Saturday, July 09, 2005

Linda Johnson interview, hanging out with Aubrey

I swear there are as may railbirds as players in the WSOP. Try walking through the tournament area while play is in progress and you will know what I mean. I promise they are breaking fire codes over at the Rio and they had better hope the fire marshal doesn’t find out. I recall that in Tunica in January that the fire marshal forced them to shoo people out of the tournament area or he would have shut down the entire operation.

I chatted with Linda Johnson at the Card Player Cruises booth Friday. She told me that all of the cruises sell out now, yet another sign of poker’s continued growth. The magazine sponsors five cruises a year, to places like Mexico, the Caribbean, Alaska and even Egypt.

Johnson is the announcer at the World Poker Tour events, a post she enjoys immensely.

“It’s a great job because I get the opportunity to meet a lot of people, entertain and see poker from a front row seat,” she said.

Many call Johnson, long a successful player and former publisher of Card Player, the “First Lady of Poker.”

“I think it means the old lady of poker,” she said with a laugh. “It’s an honor but it does have something to do with age I think.”

Johnson said she plays poker online while answering 200 to 300 emails a day, preferring four games each of $20-$40. She usually plays $75-$100 or $100-$200 when playing live.

She said she knew the WPT would be a success and expected poker to grow along with it.

“I’m really proud of the poker industry and what it has become,” she said. “I think we’re just at the tip of the iceberg as far as poker’s growth goes.”

I met up with Aubrey again and his son-in-law Keith and we headed over to the Wynn as they had not played there before. It was fun sitting in the back seat of their rental car and listening to Aubrey’s stories of playing poker in town decades ago, from Steve Wynn as a slot boy to meeting former mob lawyer and present mayor Oscar Goodman. Aubrey recalled first playing with a young punk named Johnny Chan. One night at the Golden Nugget, in a $100-$200 game, Chan allegedly was acting like a hothead and Aubrey told him to calm down.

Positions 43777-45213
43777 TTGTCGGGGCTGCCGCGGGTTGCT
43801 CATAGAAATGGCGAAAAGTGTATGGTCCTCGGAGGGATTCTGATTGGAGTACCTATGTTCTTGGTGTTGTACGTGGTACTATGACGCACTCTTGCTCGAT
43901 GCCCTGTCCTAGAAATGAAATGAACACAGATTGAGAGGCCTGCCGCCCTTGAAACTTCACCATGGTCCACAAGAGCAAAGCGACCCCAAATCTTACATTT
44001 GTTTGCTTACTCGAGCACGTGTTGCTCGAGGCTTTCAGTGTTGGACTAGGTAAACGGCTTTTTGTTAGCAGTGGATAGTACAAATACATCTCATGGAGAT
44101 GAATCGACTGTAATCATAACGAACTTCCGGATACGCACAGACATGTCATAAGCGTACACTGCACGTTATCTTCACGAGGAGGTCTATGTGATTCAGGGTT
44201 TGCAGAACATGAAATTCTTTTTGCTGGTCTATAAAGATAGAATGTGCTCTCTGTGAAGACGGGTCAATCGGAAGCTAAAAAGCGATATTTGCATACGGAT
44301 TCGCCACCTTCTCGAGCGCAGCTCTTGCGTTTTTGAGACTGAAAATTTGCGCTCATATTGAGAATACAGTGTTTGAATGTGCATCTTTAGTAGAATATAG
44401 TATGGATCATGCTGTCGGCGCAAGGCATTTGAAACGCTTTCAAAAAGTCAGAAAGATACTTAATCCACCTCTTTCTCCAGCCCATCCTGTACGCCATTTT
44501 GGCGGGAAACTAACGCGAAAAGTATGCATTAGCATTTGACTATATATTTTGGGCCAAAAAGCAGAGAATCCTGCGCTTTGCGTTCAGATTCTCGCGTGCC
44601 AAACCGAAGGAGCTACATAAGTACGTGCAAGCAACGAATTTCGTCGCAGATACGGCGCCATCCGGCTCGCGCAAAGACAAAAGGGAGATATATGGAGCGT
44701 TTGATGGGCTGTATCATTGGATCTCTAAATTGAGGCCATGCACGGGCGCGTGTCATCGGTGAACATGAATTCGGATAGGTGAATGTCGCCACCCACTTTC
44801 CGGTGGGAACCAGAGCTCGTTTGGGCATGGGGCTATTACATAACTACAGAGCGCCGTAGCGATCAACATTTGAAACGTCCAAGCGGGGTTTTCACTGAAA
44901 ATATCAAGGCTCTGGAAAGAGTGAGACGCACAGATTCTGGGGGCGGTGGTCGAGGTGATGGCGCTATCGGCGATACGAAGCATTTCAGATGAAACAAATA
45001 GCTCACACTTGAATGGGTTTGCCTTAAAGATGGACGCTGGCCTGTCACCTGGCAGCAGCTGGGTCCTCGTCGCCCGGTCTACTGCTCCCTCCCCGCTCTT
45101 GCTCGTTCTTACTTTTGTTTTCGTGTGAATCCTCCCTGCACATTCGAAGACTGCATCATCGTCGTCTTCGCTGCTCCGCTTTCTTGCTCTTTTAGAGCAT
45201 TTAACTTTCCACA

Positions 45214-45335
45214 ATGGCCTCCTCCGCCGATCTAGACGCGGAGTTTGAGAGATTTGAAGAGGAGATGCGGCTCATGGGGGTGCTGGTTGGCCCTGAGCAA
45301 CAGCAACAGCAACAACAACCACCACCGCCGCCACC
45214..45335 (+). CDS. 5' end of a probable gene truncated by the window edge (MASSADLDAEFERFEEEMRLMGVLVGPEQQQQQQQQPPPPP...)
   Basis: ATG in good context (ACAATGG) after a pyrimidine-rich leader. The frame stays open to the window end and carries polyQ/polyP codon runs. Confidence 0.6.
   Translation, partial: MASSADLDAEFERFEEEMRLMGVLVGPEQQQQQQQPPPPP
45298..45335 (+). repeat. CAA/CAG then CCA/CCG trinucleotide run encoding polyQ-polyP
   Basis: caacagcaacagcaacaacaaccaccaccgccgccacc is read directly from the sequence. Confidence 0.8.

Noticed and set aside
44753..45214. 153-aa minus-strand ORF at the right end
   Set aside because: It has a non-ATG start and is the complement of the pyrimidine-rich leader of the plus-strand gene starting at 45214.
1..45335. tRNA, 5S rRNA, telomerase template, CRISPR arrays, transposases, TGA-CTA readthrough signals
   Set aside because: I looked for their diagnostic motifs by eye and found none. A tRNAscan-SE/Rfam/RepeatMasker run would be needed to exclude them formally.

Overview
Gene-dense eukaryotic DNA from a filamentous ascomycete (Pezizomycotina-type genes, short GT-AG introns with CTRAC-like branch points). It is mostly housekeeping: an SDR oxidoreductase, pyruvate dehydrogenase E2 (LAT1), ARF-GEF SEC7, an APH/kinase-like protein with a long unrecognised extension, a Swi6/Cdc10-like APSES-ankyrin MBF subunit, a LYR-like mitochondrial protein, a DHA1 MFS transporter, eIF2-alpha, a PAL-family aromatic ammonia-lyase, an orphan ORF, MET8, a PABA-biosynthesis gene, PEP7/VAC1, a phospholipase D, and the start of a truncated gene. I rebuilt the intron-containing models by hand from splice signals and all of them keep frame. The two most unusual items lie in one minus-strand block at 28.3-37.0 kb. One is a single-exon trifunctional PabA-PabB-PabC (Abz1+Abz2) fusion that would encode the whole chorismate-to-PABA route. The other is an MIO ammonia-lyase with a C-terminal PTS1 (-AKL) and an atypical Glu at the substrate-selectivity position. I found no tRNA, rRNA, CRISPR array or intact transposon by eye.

“He was slinging chips and cards around,” Aubrey said.

“Kind of like those kids last night,” Keith joked.

Some things never change.

I had a little success over at the Wynn in an $8-$16 game. Unfortunately, as my bankroll had dropped, so have the limits I’m playing. Keith and I waited for Aubrey to get up from his $2-$5 NL game so we could head to the Bellagio buffet for dinner.

As we watched Aubrey rack up his chips, I told Keith, “All of those players sitting there have no idea they just played with a two-time World Series bracelet winner. They think it’s just some old man.”

We both chuckled.

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